An overview of Nesta's work on people powered health and its impact on the national personalisation strategy
Last week, NHS England set out how they will implement a comprehensive model of Universal Personalised Care, building on the Long Term Plan’s ambition to make personalised care business as usual across the health and care system. Nesta were one of several co-signatories to the plan and we welcome it as a major achievement.
Consensus has been growing over recent years that people should be supported to actively shape their health and care, but this plan is a step-change in two ways.
Firstly, in profile. Recognising Personalisation as one of the five elements of the new NHS service model is a major leap into the mainstream – a breakthrough from ‘nice to have’ to essential.
Secondly, the plan operationalises the agenda in ways that have not been previously achieved. It translates vague concepts like ‘social prescribing’ into an implementable model that – importantly – is recognisable to the formal health and care system.
So in both profile and specification this plan represents a new era for people having a voice, being informed and having control over their health, care and wellbeing.
The plan is also a culmination of the work of many people across different fields and over several decades – much of it outside of the NHS. The disability movement has driven some of the biggest innovations in social policy in recent years, including personal budgets, which form an essential element of personalisation. The vibrant voluntary, community and social enterprise sector has successfully innovated models of peer support and recovery, health coaching and much more. The strategy also builds on innovation from within the health and care system, often led by pioneering clinicians, such as shared decision-making.
'We are proud of the work we’ve done with partners that has helped to make this happen'
At Nesta we have contributed to the body of research and practice underpinning the plan through our work with partners on ‘people powered health’. This work began 10 years ago with a set of research reports on co-production, exploring the benefits of sharing power with citizens, and has since included:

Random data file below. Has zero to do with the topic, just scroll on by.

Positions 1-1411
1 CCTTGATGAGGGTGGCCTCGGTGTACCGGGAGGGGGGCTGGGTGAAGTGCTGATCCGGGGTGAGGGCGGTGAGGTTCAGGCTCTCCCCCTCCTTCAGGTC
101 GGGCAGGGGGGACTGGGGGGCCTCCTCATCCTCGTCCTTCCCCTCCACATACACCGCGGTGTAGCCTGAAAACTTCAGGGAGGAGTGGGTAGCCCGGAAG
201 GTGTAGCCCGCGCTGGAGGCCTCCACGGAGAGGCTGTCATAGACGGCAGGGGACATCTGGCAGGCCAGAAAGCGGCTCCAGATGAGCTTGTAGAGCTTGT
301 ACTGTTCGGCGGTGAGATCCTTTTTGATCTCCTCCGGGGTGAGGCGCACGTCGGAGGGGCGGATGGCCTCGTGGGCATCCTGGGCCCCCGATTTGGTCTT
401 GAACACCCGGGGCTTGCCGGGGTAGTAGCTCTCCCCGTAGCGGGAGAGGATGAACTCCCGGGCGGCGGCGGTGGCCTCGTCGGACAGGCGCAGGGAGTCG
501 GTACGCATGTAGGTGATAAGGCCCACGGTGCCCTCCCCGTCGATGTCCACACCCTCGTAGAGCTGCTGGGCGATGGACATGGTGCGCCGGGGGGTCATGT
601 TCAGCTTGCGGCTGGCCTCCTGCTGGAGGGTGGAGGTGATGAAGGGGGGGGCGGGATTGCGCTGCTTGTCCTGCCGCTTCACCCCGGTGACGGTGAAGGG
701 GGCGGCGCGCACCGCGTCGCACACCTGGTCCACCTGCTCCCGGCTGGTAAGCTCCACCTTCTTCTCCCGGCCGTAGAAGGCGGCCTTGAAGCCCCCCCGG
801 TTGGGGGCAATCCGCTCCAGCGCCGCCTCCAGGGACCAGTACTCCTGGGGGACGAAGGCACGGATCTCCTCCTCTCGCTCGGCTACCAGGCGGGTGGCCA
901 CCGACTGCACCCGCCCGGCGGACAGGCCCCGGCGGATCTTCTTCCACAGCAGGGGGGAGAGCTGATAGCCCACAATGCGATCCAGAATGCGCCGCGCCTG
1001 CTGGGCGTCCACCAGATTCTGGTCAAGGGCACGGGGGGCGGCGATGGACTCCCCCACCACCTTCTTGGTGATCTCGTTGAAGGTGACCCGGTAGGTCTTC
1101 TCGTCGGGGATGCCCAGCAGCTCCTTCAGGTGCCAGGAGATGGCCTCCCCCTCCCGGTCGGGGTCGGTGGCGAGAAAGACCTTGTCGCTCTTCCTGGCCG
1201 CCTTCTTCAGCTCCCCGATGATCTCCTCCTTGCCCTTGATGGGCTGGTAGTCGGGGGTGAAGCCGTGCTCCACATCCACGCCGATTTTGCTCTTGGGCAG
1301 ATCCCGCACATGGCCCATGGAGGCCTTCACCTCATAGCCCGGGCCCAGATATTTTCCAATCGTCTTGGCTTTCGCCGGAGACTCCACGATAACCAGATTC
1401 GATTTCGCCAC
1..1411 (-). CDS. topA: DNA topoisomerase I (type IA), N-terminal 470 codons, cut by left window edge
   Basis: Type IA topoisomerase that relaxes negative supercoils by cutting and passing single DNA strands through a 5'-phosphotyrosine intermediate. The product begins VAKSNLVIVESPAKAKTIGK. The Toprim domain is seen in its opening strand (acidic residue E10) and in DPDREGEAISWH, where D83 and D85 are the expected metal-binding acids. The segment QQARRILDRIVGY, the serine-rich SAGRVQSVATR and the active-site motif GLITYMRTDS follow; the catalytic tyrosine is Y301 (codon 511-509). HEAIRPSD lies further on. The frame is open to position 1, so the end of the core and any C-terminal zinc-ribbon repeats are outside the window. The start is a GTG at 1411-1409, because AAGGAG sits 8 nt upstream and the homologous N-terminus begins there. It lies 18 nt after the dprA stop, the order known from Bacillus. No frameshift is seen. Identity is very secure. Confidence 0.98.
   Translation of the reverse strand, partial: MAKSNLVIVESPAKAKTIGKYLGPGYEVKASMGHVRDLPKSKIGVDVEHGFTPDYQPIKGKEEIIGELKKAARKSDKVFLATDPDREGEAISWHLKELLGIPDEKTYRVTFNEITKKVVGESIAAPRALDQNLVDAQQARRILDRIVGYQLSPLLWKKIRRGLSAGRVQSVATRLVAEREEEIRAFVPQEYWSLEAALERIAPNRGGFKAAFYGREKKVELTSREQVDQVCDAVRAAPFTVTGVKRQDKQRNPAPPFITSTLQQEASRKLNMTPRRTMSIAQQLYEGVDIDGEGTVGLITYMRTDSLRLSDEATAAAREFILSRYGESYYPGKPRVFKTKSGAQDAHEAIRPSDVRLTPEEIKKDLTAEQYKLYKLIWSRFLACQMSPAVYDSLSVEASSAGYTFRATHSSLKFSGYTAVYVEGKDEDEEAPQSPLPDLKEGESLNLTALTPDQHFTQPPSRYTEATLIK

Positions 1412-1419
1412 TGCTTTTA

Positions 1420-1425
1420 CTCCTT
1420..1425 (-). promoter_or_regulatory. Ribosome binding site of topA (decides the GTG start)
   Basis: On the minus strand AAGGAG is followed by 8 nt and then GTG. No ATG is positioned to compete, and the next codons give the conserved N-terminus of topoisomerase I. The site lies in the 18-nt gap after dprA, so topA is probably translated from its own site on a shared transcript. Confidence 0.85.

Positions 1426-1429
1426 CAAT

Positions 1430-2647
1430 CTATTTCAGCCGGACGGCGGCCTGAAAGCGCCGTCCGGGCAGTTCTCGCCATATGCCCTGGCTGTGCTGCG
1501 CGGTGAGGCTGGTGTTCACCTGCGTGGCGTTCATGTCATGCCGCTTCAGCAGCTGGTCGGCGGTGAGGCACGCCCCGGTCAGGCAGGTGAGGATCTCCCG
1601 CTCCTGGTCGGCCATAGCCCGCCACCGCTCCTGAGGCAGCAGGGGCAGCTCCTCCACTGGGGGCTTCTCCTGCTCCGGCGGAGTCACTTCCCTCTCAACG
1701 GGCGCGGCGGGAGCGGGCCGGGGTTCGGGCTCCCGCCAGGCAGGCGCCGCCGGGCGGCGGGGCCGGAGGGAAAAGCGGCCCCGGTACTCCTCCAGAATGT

Through our work we have sought to build on the determination and strength of innovators demanding more equal and shared models of power in health. These innovators have sometimes been people with lived experience, sometimes clinicians, sometimes voluntary sector organisations, sometimes managers and commissioners in formal services. Wherever they are, they have shown that a more people-powered approach to health, care and wellbeing is not just possible, it’s essential for both citizens and the system:
All of these principles have been incorporated into the Universal Personalised Care plan and we are proud of the work we’ve done with partners that has helped to make this happen.
However like any plan, the real success lies in the execution and questions remain about how the plan can turn into reality for thousands and ultimately millions of people. There’s the issue of funding and also whether it can be done without becoming another ‘tick box’.
But amongst the challenges left to address, let’s also celebrate what it has been achieved to reach this point of recognition and specification. Let’s acknowledge the distance travelled and tireless work of innovators both inside and outside of the formal health and care system who have demanded this shift. At Nesta we’ve been committed to this change and warmly welcome this plan as a stepping stone towards changing lives for the better.